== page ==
Drug Safety

, Volume 24, Issue 7, pp 483–490 | Cite as

Drug-Induced Liver Disorders

Implications for Drug Development and Regulation
  • Neil KaplowitzEmail author
Current Opinion


Drug-induced hepatotoxicity is a frequent cause of liver disease. Although often presenting as acute hepatitis and/or cholestasis, virtually any clinicalpathological pattern of acute or chronic liver disease can occur. Most reactions occur in a small proportion of the population using a particular drug. Each drug associated with hepatotoxicity tends to have a characteristic signature regarding latency and pattern of injury. The mechanism can be drug metabolism-dependent or related to the chemical properties of the parent drug. The former are immune mediated or due to metabolic idiosyncrasy. Monitoring serum ALT levels is of unproven effectiveness but should be considered when there is an increased risk of delayed onset serious hepatitis-like reactions. The key for the future is improved identification of toxic potential in preclinical studies, clinical trials and postmarketing experience. The elucidation of the genetic and environmental mechanisms contributing to delayed idiosyncratic reactions is a major barrier to overcome in this field.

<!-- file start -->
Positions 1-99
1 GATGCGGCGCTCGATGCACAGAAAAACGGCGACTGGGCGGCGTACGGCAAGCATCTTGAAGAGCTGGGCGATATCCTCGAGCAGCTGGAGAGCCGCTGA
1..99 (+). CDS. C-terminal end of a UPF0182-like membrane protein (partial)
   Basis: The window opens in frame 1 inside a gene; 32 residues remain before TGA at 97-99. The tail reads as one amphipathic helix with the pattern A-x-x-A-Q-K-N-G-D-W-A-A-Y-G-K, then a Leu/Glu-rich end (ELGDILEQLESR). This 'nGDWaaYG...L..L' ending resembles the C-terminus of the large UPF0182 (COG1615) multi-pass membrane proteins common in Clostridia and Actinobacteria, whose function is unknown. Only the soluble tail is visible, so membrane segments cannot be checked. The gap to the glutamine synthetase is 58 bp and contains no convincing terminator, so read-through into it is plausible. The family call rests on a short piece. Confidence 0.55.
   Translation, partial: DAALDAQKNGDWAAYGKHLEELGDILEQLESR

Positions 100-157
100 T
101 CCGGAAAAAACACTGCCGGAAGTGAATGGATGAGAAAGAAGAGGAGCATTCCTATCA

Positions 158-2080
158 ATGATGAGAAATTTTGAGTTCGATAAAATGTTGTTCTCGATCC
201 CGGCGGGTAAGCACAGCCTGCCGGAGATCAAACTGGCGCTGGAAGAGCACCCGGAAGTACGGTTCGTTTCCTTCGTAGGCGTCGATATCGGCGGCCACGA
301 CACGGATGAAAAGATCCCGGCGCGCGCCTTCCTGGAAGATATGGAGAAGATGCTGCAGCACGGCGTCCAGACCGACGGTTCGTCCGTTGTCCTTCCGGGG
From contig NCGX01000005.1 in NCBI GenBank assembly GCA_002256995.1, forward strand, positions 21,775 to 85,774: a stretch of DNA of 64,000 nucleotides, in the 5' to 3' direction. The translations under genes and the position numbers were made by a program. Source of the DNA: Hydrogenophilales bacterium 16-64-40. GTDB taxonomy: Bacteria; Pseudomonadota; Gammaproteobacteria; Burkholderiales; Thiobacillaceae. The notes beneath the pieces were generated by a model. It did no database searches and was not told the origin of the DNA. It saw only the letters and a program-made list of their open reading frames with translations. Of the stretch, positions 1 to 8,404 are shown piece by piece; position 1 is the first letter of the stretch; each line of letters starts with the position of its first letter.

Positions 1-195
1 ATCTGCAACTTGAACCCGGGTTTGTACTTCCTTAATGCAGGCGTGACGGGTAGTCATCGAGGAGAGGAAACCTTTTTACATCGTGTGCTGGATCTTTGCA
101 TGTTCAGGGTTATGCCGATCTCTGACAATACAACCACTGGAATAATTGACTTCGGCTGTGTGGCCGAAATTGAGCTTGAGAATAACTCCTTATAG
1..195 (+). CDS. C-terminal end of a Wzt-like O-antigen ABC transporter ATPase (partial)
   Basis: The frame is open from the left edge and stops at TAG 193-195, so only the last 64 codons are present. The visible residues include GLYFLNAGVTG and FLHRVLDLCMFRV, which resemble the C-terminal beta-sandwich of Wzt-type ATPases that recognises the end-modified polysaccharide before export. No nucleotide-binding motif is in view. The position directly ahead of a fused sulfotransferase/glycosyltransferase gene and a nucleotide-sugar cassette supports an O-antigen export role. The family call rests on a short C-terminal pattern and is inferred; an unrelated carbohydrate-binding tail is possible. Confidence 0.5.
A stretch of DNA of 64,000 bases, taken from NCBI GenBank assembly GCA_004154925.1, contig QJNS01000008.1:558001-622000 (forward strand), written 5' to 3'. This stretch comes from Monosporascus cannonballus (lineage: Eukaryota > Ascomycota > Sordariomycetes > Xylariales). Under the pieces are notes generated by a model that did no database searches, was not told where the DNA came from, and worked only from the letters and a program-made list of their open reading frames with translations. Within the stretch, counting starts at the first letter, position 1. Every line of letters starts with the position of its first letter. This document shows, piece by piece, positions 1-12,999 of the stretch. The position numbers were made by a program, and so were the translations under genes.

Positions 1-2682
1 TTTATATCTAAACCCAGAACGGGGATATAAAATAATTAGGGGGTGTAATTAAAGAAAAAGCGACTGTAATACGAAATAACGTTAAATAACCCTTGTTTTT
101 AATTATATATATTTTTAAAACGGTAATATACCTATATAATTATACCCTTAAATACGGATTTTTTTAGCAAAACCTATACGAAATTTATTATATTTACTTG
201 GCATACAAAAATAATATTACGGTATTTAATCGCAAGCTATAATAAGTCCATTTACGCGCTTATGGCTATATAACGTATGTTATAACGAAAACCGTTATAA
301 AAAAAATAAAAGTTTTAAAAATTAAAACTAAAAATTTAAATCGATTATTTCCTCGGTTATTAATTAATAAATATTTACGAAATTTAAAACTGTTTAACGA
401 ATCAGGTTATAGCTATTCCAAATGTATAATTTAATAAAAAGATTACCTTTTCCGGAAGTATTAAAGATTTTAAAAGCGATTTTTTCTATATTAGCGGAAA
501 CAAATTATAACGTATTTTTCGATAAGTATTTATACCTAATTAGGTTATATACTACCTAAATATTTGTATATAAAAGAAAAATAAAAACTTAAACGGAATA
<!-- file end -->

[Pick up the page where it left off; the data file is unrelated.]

Nimesulide Troglitazone Acute Liver Failure Idiosyncratic Reaction Overt Disease 
These keywords were added by machine and not by the authors. This process is experimental and the keywords may be updated as the learning algorithm improves.


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Copyright information

© Adis International Limited 2001

Authors and Affiliations

  1. 1.GI/Liver Division, USC Research Center for Liver Diseases, Keck School of MedicineUniversity of Southern CaliforniaLos AngelesUSA

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